FRESNO, California (KSEE) — As news of Kobe Bryant’s death spread, it sent shockwaves throughout Fresno’s basketball community. The pain felt especially in players who were at the Mamba Sports Academy when the news broke, and in women’s basketball coaches.
Over his 20-year career, Bryant has picked up many lifelong fans. 11-year-old NyLeigh Love Gregory of Fresno is one of them. She said she’s been watching him play since she was a baby.
“I went to a Lakers parade when I was a baby. I have signs, posters, everything,” she said.
She plays on the Fresno Lady Heat 14-under and 12-under teams. The 14-under one was scheduled to go against Mamba — the team 13-year-old Gianna Bryant plays on — in the Mamba Cup at 2 p.m. Sunday.
Instead of her dream match, Gregory got her worst nightmare. Both Kobe and Gianna died after the helicopter they were on crashed after leaving John Wayne Airport in Orange County a little after 9 a.m.
Seven others were on the helicopter as well, no one survived.
Gregory said when news spread at the tournament, many of the staff, coaches and players gathered in prayer.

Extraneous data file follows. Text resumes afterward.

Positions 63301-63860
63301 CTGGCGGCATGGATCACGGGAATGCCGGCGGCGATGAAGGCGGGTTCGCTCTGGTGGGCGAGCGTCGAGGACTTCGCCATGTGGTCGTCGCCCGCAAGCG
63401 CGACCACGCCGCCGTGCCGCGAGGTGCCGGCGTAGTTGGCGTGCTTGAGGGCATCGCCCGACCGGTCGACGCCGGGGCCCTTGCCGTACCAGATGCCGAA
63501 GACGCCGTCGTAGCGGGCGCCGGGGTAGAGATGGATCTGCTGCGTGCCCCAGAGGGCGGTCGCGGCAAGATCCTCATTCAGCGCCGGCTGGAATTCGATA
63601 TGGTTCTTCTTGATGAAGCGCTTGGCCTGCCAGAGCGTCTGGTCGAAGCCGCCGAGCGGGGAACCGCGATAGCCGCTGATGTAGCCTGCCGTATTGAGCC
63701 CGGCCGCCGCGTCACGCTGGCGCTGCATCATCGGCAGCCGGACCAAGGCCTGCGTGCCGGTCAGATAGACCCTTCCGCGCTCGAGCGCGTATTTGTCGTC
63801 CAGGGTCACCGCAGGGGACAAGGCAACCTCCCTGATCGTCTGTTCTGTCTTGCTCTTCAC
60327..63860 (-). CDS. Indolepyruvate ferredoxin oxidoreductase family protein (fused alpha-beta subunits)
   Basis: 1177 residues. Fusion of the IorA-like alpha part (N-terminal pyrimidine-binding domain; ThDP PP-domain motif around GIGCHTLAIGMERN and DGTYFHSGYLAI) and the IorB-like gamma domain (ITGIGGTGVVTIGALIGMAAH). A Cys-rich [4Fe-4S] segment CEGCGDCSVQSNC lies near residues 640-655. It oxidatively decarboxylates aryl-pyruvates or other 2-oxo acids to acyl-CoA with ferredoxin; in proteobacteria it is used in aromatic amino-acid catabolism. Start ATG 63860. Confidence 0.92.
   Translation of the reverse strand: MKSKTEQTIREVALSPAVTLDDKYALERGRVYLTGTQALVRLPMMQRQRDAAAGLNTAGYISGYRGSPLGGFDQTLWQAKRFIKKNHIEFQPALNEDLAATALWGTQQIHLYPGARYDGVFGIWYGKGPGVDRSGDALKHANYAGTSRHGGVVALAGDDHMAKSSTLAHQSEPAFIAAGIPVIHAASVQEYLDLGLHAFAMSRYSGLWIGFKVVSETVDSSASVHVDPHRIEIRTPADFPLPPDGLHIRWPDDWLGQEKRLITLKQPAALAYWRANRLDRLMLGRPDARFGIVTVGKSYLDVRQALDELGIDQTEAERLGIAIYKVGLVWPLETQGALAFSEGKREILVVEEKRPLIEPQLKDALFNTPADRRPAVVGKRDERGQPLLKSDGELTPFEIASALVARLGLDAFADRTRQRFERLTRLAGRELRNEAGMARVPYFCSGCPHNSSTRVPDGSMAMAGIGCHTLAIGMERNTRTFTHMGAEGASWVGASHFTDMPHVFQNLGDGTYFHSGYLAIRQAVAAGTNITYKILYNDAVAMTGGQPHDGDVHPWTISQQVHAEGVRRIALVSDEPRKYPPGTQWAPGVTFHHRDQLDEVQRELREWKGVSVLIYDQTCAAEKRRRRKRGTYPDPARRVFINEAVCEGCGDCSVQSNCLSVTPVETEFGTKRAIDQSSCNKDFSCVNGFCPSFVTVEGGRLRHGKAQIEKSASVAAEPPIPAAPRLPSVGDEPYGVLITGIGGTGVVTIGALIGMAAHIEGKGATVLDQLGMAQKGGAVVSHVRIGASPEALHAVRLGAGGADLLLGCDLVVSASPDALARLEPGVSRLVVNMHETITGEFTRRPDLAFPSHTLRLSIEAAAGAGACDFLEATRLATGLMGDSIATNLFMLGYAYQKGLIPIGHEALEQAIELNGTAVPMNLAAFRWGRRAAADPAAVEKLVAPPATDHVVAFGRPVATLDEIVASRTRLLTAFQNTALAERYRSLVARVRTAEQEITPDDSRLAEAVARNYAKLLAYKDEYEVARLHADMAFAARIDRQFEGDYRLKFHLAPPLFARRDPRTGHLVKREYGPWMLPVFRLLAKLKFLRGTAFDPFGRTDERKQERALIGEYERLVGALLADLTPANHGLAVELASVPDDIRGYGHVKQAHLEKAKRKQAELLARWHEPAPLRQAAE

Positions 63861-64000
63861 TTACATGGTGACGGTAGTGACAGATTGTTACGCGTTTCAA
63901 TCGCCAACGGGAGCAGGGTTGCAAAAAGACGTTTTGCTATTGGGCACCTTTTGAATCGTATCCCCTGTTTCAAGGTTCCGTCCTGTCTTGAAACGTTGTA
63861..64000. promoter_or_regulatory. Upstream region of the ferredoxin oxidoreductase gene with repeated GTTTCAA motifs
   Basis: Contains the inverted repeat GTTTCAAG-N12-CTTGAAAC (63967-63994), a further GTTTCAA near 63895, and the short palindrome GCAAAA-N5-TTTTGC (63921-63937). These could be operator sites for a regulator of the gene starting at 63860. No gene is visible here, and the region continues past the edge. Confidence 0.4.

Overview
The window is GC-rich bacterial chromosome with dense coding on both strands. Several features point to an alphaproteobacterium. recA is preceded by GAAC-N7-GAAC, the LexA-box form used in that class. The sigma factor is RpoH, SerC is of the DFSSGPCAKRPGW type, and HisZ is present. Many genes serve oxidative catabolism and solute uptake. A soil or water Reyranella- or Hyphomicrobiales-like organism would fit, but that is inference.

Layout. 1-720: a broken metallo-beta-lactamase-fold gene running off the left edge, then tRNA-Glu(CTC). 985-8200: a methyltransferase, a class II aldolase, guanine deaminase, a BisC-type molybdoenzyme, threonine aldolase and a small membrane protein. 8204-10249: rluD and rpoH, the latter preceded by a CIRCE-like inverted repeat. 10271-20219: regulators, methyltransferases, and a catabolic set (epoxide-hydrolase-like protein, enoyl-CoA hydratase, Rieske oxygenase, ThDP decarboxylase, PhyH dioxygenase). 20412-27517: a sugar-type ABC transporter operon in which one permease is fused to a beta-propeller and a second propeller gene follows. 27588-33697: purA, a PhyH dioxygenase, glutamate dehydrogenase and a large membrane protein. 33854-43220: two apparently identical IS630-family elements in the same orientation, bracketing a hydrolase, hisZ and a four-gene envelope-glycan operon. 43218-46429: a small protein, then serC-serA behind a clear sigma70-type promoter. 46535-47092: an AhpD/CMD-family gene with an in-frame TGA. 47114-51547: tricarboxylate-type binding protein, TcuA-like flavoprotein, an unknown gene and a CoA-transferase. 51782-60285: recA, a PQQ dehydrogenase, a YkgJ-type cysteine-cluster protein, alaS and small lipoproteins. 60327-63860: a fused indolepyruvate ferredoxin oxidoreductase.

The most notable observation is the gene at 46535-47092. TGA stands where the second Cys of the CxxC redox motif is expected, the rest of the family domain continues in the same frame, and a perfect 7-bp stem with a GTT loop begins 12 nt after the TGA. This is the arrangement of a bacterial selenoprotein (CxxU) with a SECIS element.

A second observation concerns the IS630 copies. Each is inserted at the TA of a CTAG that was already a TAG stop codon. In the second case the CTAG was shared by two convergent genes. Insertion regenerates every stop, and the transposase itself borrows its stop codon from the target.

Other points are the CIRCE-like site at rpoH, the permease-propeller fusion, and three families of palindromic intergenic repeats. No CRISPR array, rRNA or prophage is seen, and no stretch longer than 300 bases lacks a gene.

“My mom was yelling, ‘Let’s pray!’ and then everybody got on their knees,” she said. “Starting praying for him and all the people that were on the plane.”
The team is coached by former Fresno State basketball player Demetrius Porter. Another team he coaches, EBO, also was at the Mamba Cup tournament — they met Kobe on Saturday.
Many coaches in the Central Valley will miss Kobe’s advocacy for women in sports. As recent as this last week, Kobe said women deserve to play in the NBA right now.
Heather Long, head coach of girls’ basketball at Clovis North High School, said having an icon like Kobe say that has made a difference.
“Just a couple things he’s always said [that I admired]: you get the best by watching professionals and women deserve to watch professionals in what they’re doing, too.”
Those messages are not lost on Gregory. She said Kobe has reinforced her belief that boys and girls are equal on the court.
“Girls can work as hard as boys. Girls can do whatever boys can do,” she said.
Craig Campbell, the head girls’ varsity basketball coach at Clovis West High School, said other NBA players will need to step up to fill the gap Kobe now leaves behind. He adds advocacy at the high school and college levels will also need to happen.